White House

U.S.-Iran confrontation escalates as Trump threatens ‘obliteration’ after Rouhani’s insult

Schumer: ‘The danger of bumbling into war is acute‘

Then-Secretary of State John Kerry, left, and Senate Minority Whip Richard Durbin, D-Ill., conduct a news conference in the Capitol after a briefing with senators on the Iran nuclear deal in September 2015. (Photo By Tom Williams/CQ Roll Call)

Responding to Iranian officials calling his White House “mentally retarded,” President Donald Trump called their latest statement “ignorant and insulting” before warning them he is prepared to use “great and overwhelming force” against their country.

Iranian President Hassan Rouhani used the same televised Tuesday address that included an insult for Trump and his staff to say new sanctions the Trump administration slapped on some of their top leaders “useless.” He sharply criticized Trump’s hawkish national security adviser, John Bolton, as “a source of belligerence and aggression” in the region. (Bolton for years has advocated a U.S. policy of seeking regime change in Tehran.)

Trump and Rouhani are engaged in a lukewarm conflict that features a war of words, a downed American military spy drone, and a slew of U.S. sanctions on Iranian individuals and entities that have hobbled the country’s economy. The U.S. leader last week first approved a retaliatory military strike on Iranian radar and missile batteries before calling it off and urging the country’s leaders to return to the negotiating table. Rouhani has dismissed that call.

[Trump’s 2020 re-election rally signals 2016 strategy may be used again]

Trump issued a response via Twitter Tuesday morning that signaled talks are, at best, a long way off. He continued his use of sharp words and rhetorical brinksmanship to deal with hardline governments in places like Iran, North Korea, Venezuela and others. Democrats and some foreign policy experts warn his style eventually could trigger a war.

“Iran’s very ignorant and insulting statement, put out today, only shows that they do not understand reality. Any attack by Iran on anything American will be met with great and overwhelming force,” Trump tweeted.

“In some areas, overwhelming will mean obliteration. No more John Kerry & Obama!” he added, referring to the former secretary of state and former President Barack Obama.

That duo led a Western coalition that struck a deal with Iran over its nuclear arms ambitions. Trump withdrew the United States from that pact, saying he wants a new deal that also puts clamps on Iran’s other actions in the Middle East, such as its support of proxy groups like Hamas and Hezbollah.

“The wonderful Iranian people are suffering, and for no reason at all. Their leadership spends all of its money on Terror, and little on anything else,” Trump wrote in a Twitter thread that posted at 10:42 a.m., also featuring a reminder about Iran’s support for anti-American groups during the George W. Bush administration’s Iraq war: “The U.S. has not forgotten Iran’s use of IED’s & EFP’s (bombs), which killed 2000 Americans, and wounded many more..”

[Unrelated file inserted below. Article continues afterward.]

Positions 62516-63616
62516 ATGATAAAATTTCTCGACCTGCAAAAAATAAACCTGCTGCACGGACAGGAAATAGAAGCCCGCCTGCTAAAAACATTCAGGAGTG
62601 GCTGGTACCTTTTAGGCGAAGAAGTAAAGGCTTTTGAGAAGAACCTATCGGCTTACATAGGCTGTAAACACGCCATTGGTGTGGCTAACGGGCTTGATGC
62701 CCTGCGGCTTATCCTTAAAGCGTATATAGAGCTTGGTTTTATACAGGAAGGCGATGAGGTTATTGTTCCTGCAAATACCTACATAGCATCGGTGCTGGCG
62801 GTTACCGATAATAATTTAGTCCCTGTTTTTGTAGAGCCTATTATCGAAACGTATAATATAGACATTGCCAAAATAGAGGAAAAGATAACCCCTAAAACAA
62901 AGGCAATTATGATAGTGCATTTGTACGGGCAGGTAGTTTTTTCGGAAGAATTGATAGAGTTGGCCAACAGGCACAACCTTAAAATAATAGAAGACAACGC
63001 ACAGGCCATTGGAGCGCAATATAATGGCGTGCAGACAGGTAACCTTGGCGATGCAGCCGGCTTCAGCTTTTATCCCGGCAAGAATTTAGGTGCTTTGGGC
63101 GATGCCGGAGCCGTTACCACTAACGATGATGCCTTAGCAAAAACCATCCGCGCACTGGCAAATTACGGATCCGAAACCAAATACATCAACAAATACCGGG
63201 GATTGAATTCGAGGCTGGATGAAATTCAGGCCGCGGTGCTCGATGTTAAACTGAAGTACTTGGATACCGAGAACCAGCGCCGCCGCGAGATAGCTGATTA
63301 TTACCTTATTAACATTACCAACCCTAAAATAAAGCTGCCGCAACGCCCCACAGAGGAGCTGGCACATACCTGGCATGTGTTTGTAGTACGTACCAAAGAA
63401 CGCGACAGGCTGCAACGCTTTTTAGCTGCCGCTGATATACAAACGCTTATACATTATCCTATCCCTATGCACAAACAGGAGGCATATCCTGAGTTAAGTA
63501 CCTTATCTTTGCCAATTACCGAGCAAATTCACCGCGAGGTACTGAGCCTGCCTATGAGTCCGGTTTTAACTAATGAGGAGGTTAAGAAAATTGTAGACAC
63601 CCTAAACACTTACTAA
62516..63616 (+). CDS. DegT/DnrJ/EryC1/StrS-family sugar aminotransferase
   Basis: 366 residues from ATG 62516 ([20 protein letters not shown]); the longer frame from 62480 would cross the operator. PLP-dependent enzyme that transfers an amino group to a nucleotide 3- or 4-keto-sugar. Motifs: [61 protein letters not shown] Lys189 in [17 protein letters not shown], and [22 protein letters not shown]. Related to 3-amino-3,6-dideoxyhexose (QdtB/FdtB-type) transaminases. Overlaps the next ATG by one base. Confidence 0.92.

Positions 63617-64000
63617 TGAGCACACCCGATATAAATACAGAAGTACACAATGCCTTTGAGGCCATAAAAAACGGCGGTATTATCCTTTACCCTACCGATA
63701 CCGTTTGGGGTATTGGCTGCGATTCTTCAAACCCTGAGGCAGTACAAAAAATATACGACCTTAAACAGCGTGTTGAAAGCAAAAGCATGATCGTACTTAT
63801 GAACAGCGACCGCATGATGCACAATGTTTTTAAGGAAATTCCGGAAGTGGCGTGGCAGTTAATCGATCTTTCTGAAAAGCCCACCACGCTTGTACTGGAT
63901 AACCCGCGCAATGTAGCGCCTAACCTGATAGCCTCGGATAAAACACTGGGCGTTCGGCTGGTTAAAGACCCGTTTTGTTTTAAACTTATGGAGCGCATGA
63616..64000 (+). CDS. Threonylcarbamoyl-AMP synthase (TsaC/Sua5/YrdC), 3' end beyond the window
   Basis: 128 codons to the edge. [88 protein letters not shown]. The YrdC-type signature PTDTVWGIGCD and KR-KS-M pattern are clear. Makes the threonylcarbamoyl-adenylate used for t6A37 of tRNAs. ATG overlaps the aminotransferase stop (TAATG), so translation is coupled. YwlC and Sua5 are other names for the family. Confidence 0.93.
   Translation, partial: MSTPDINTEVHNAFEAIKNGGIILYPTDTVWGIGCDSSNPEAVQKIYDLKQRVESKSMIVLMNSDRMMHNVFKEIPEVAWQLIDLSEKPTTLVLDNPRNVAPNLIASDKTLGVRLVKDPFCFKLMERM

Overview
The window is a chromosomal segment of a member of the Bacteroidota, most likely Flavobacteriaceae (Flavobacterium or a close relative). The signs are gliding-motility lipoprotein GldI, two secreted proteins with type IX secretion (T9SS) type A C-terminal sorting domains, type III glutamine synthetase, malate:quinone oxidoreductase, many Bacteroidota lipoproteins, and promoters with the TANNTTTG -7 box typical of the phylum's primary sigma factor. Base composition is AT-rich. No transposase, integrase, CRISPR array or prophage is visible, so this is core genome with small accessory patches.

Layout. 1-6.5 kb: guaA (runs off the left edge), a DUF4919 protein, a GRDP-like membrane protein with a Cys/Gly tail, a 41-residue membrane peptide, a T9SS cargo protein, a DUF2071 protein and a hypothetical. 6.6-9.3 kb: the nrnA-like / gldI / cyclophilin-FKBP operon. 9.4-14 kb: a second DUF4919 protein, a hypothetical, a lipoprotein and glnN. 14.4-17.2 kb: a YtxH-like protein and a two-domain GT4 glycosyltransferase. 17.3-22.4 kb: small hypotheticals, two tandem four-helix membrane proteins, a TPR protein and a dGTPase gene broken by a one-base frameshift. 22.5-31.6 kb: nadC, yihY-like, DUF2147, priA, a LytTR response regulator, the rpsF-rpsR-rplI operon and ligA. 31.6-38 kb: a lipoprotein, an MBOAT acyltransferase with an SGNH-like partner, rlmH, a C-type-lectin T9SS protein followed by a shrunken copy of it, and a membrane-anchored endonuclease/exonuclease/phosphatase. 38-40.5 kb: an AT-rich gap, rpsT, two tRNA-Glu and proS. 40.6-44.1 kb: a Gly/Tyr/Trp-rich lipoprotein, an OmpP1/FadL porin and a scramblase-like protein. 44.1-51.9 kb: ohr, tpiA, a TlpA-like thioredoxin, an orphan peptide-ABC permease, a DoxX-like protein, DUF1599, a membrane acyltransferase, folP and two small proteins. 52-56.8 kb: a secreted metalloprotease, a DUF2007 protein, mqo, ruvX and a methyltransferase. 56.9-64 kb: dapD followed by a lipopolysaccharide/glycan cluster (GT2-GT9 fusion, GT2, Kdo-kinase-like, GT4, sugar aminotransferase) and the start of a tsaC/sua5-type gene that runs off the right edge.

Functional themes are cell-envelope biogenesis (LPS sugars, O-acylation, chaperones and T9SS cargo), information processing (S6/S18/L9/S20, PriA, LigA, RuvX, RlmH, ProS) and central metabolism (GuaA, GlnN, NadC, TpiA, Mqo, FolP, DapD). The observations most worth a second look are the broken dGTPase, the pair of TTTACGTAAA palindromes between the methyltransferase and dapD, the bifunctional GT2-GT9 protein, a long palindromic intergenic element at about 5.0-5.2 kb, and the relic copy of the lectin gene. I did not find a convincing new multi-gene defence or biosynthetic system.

The U.S. president has attempted since giving the stand-down order Thursday around 7:30 p.m. (ET) to argue that his decision against military strikes showed him to be a compassionate commander-in-chief.

“Iran leadership doesn’t understand the words ‘nice’ or ‘compassion,’ they never have,” he wrote. “Sadly, the thing they do understand is Strength and Power, and the USA is by far the most powerful Military Force in the world, with 1.5 Trillion Dollars invested over the last two years alone..”

[With Iran reversal, did Trump break pledge to never ‘telegraph’ military ops?]

A day earlier, Trump explained to reporters why his administration’s newest sanctions included economic penalties for Iran’s supreme leader, Ali Khamenei

“The supreme leader of Iran is one who ultimately is responsible for the hostile conduct of the regime. He's respected within his country. His office oversees the regime’s most brutal instruments, including the Islamic Revolution Guards Corps,” Trump said.

Many congressional Democrats are worried Trump’s so-called “maximum pressure campaign” against Khamenei’s government has caused Iran to become economically hobbled and desperate — and willing to take increasingly aggressive actions.

“Ever since President Trump unilaterally decided to abandon the Iran nuclear agreement, our two countries have been on a path to greater conflict. In the past month, Iran has heightened its aggressive action in the region,” Senate Minority Leader Charles E. Schumer, D-N.Y., said Tuesday morning.

“Escalation happens quickly in the Middle East,” he added. “Without a steady hand at the helm, without a coherent plan or strategy, thing this president has lacked since the moment he took office, the danger of bumbling into war is acute.”

Get breaking news alerts and more from Roll Call on your iPhone.